Discoveries in thuis age of exploration of the new world were in reality quests for gold and and exports for obtaining raw materials and colonies, and the avarice for these goods and materials came in and along with much feigned or genuine missionary zeal. The accounts of the indigenous peoples encountered and the genuine documentary sources proved fascinating for the scholar to read and for the moralist to study the perennial lessons brought to the fore.
- Accounts of Swordfight, Mutiny, Shipwreck, Gold, War, Hurricane, and Discovery. By Martin Dugard
- 16th century competitive mercantile politics with unfeigned avarice at the core of their dealings, foremost and pervasive.
- Columbus tries to legitimize his quest and continues to search finally in 1502 for the elusive passage to India which he never finds and he tinges all with his his intense religious piety as is shown in the tv production.
- The Panamanian jungle scam to procure victuals for survival with the gullible indigenous peoples exhibited his knowledge of the heavens and seas . he consulted an astronomy text and told the Indians ''God would send them a clear token from heaven of the punishment they were about to receive'' if they didn't cough up the daily victuals; right on schedule a lunar eclipse came, the Indians cried for mercy, and that was that.
- rely on ships' logs, journals, letters and other contemporary accounts, letting the participants describe these extraordinary adventures themselves. These sources show the author's scholarly and thoroughgoing approach. I will access the book for other "engrossing" contemporaneous accounts.
- Note the review by James Webb and the further insights revealed. The wreckage of the La Vizcaina in Panama and the unstoppable flow of humanity to the new world for a variety of motivations many of them nefarious.
THE LAST VOYAGE OF COLUMBUS: Being the Epic Tale of the Great Captain's
Fourth Expedition, Including Accounts of Swordfight, Mutiny, Shipwreck, Gold,
War, Hurricane, and Discovery. By Martin Dugard. (Little, Brown, $24.95.) Vast
new lands, strange new peoples, Edenic flora and fauna aside, Columbus's four
voyages to the new world were commercial enterprises, with a nervous Spanish
court expecting a return on its investment. In a rich, fluent account, Dugard
offers both a gripping naval adventure and a revealing history of the
competitive mercantile politics of the turn of the 16th century, and portrays
Columbus as a star-crossed striver eager to legitimize his quest. Reined in by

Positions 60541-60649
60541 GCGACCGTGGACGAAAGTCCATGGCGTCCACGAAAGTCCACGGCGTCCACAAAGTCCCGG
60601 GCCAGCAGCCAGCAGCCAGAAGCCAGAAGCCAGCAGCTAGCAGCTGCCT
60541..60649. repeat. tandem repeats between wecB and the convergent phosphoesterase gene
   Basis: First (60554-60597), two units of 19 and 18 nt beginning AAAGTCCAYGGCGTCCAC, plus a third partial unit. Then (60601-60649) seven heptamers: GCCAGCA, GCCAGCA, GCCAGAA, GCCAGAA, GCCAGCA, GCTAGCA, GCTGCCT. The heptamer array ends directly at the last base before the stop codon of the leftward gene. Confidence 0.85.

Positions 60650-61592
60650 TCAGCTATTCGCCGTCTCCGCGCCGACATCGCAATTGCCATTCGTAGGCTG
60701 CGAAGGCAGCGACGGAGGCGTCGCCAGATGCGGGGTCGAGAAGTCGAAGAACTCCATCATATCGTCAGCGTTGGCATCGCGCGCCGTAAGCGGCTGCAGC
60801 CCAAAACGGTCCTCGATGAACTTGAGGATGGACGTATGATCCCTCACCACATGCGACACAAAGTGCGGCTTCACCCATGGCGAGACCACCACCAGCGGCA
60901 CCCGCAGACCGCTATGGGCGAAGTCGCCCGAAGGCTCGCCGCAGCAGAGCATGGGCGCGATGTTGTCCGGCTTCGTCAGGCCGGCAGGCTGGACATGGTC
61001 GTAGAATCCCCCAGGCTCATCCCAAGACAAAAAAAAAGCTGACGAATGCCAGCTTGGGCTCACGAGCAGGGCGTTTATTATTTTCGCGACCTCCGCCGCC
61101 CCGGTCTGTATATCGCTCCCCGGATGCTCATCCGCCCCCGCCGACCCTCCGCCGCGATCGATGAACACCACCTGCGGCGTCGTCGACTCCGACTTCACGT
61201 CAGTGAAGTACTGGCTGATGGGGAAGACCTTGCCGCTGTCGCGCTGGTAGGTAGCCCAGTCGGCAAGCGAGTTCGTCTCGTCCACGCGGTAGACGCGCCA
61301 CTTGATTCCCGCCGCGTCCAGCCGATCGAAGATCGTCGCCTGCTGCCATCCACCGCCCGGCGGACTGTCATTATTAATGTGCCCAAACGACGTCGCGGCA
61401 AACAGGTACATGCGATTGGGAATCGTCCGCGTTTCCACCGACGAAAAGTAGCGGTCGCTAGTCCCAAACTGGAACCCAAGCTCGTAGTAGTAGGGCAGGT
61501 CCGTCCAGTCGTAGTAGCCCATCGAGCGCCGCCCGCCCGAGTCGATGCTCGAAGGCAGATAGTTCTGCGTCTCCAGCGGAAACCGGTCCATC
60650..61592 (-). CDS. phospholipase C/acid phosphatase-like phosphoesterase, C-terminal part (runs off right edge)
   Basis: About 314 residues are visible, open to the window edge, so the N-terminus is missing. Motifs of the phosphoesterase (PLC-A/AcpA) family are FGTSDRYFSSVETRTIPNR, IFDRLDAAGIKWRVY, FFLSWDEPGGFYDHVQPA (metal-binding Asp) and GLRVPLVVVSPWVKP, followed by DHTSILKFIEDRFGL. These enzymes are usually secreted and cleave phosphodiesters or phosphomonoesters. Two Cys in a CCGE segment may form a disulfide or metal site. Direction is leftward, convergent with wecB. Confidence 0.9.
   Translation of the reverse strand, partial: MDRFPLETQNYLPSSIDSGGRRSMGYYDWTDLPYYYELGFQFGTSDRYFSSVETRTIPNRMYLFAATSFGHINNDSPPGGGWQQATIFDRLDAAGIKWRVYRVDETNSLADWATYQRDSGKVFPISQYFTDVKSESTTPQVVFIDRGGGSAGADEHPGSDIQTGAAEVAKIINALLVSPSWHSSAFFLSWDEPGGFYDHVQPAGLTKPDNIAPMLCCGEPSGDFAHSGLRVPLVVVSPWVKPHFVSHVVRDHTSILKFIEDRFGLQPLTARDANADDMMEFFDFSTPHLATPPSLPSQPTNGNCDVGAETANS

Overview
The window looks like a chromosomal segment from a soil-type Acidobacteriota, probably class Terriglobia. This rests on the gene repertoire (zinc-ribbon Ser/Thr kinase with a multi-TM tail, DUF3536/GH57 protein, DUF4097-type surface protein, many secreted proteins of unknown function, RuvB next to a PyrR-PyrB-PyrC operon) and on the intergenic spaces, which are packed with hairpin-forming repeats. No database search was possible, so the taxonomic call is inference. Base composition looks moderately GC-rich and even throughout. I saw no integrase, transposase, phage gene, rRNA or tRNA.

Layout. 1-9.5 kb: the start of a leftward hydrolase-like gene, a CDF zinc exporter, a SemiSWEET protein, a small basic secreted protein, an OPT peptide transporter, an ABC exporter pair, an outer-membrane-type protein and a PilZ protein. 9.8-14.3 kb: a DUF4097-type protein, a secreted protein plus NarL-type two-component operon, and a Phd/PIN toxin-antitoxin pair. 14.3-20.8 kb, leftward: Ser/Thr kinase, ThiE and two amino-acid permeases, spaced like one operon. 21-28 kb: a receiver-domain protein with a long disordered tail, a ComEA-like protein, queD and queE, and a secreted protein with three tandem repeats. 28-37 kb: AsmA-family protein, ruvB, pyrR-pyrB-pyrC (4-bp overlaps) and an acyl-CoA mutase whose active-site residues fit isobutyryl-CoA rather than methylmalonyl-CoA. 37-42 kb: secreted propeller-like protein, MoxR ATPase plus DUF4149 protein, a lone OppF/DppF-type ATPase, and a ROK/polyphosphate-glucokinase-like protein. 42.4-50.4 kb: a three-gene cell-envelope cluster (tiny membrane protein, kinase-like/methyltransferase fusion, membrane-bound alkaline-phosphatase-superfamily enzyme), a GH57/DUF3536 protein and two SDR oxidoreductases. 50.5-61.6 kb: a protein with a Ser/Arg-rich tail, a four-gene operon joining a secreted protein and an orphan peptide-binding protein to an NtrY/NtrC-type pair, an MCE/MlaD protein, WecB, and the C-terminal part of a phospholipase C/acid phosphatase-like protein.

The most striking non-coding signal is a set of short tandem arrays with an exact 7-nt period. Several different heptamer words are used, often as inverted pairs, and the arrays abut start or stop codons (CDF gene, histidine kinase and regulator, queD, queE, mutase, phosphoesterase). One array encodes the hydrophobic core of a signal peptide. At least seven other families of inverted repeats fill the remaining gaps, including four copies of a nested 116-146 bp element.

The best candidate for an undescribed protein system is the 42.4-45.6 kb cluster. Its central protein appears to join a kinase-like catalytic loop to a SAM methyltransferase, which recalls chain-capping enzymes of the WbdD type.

hard-nosed administrators and for a time imprisoned for failing to maintain
order in the critical outpost of Santo Domingo, the Admiral of the Ocean Sea
made a final, desperate attempt in 1502 to find that elusive passage to India.
Perhaps he knew it was doomed when, while searching for gold in the lush
Panamanian jungle, a scout was told by angry inhabitants that ''these people
were going to burn our ships and kill us all,'' a threat they nearly carried
out. The leaking fleet escaped, only to be marooned in Jamaica for a year. But
Columbus's ingenuity never failed him. In an archetypal high-seas scam, when the
local tribe in Jamaica began to cut off the castaways' food supply, he consulted
an astronomy text and told the Indians ''God would send them a clear token from
heaven of the punishment they were about to receive'' if they didn't cough up
the daily victuals; right on schedule a lunar eclipse came, the Indians cried
for mercy, and that was that. Dugard's detailed reconstructions, while sometimes
far-fetched (how could he know that Columbus's prison shackles were ''clattering
lightly'' as he wrote an apology to Ferdinand and Isabella?), rely on ships'
logs, journals, letters and other contemporary accounts, letting the
participants describe these extraordinary adventures themselves.
Sailing with Columbus
REVIEW BY JAMES NEAL WEBB
While the main events of history paint the picture of our past in broad strokes, it is often the lesser known stories that fill in the details and enrich our understanding of events. The Last Voyage of Columbus, a new book by Martin Dugard, is of the latter variety, and in it we find a figure who, while familiar, is more human and thus more interesting than the Christopher Columbus we know from history textbooks.
Columbus is, in many ways, one of the most complex and enigmatic figures in human history. While certainly a man of vision, he was also stubborn to the point of absurdity; he was a superb navigator and sailor who often had trouble with the sailors he led; he was handsome and charming, so much so that if Queen Isabella had been other than the devout Catholic she was, he could have been her lover.
Dugard's portrait of Columbus has its origins in the discovery of an ancient shipwreck at the mouth of a river in Panama. While the evidence is inconclusive, it is possible that the wreckage is that of the La Vizcaina, one of four ships Columbus took on his fourth trip to the New World. This journey was more than Columbus' last voyage—it was his last shot. While Columbus fancied himself the administrator of all the lands he discovered, in truth there was nothing he could do to stop the flood of humanity to the New World. His only chance at everlasting glory (he thought) was to find China, or at least discover a way to get there. In pursuit of that goal, Columbus endured becalmed seas, hostile natives, a horrific hurricane and eventually a devastating shipwreck before finally making his way home to die two years later.
As Dugard shows us in this remarkable book, while Columbus may have thought himself a failure, and while he remained virtually unremembered for a couple of centuries thereafter (Amerigo Vespucci was mistakenly credited with the discovery), the truth finally resurfaced. And amazingly, the wrecked ship in Panama tells us that Columbus may have come within 38 miles of seeing his goal, the Pacific Ocean.